HOSA Week helps collect food for hungry students

Piles of canned food carpeted the floor of the Counseling Center. Donations spilled out of the doors.

Davis High service clubs had a competition between all first period classes to see who could collect the most cans of food during HOSA Week. “We collected at least a couple thousand cans. It’s really humbling that kids would be that generous,” Counselor Debbie McDonald said.

Collections were given to Mountain High School for the students who go home hungry. “There is extreme need—many go home hungry. They are kids the same age. It’s nice to do it for them because I think they have a lot in common,” said McDonald.

Whatever wasn’t used by Mountain High was sent to local food banks and distributed to those in need. Some feel that the idea of helping others isn’t enough to get donations. So, two years ago, a competition began at Davis High: classes with the most food donations would be served breakfast cooked by the administration.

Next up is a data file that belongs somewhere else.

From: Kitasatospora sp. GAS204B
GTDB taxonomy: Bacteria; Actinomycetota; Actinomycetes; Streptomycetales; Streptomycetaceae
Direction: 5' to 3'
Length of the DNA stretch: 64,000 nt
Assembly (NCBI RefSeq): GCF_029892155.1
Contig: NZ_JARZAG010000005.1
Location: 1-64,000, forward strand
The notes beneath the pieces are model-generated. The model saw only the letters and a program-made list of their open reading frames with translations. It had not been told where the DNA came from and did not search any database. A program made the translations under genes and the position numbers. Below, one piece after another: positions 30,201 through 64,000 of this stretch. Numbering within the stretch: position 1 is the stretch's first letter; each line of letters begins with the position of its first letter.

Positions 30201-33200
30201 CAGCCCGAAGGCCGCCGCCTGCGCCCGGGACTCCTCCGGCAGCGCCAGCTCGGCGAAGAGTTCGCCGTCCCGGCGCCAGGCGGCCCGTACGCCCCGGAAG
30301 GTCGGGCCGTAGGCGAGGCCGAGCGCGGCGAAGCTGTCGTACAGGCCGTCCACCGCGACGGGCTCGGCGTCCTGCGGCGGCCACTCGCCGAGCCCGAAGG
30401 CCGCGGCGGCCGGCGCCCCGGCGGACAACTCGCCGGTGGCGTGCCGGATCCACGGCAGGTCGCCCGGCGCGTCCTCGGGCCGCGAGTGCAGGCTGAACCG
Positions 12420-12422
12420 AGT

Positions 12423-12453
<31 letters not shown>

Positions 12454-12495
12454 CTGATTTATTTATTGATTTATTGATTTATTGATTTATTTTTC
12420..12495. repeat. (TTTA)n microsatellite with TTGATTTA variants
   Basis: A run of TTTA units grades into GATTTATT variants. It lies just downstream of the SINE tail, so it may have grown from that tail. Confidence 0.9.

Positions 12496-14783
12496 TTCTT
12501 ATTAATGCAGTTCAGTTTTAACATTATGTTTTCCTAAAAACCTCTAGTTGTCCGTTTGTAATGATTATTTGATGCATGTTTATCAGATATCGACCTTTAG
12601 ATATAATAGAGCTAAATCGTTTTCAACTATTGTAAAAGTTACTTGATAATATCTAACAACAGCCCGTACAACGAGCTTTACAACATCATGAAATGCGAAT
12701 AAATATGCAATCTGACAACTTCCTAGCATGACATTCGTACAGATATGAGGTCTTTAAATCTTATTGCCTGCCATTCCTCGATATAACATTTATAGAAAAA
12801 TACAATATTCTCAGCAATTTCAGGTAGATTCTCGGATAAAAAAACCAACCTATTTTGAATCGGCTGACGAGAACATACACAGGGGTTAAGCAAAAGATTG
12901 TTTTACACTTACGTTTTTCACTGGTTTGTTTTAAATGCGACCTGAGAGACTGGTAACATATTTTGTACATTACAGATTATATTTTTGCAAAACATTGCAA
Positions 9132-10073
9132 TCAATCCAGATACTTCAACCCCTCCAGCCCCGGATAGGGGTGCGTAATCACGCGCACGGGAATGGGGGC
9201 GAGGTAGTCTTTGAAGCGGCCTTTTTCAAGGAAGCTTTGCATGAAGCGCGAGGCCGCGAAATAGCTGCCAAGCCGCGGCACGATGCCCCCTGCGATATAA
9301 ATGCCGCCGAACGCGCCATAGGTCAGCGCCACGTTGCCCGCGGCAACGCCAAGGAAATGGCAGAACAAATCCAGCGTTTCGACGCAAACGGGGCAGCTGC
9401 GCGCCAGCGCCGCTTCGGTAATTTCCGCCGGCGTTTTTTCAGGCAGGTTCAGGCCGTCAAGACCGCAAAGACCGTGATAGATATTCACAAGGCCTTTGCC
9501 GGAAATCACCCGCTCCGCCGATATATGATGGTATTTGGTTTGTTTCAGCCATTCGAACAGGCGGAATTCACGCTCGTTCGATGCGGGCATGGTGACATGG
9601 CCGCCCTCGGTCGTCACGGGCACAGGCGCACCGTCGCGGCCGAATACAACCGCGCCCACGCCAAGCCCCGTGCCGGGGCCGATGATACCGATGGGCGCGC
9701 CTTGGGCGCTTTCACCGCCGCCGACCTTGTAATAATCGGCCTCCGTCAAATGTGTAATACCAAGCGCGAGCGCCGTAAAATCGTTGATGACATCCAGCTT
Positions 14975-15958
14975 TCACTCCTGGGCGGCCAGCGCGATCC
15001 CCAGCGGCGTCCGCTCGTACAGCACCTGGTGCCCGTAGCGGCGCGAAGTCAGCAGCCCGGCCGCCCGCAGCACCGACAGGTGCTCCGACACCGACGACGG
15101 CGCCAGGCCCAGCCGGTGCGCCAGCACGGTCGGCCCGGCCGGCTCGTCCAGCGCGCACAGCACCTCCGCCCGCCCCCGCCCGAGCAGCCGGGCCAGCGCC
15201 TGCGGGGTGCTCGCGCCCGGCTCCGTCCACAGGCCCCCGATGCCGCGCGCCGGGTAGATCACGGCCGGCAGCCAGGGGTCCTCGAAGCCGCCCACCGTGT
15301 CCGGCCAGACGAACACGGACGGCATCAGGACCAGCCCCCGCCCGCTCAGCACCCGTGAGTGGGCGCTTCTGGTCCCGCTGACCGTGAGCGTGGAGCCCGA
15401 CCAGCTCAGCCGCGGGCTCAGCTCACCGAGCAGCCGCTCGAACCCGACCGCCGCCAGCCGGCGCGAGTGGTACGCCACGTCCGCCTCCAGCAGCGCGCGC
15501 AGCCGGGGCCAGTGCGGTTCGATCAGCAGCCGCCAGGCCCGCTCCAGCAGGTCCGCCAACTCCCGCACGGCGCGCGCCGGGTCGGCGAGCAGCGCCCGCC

“The first year we didn’t collect very much food, but once we made it a competition it’s been a lot more successful,” said McDonald. “Kids wouldn’t have known about the competition if we hadn’t made it a big deal. The competition helps get the word out. It’s not that the kids wouldn’t [donate] without a prize, it just makes it more fun.”

Harward’s first period class won with 378 cans of food and Abendroth’s class at second place with 350.

Food donations have more of an impact than most realize. Many students go home to empty cupboards. “They were blown away by the donations. Last year we received an extremely grateful thank you note. They make meal bags with recipes so the kids can make their own food,” said McDonald.

McDonald said that Davis “hopes to make it a tradition—we want to get the word out.” So make someone’s day a little better—help out and donate a can or two.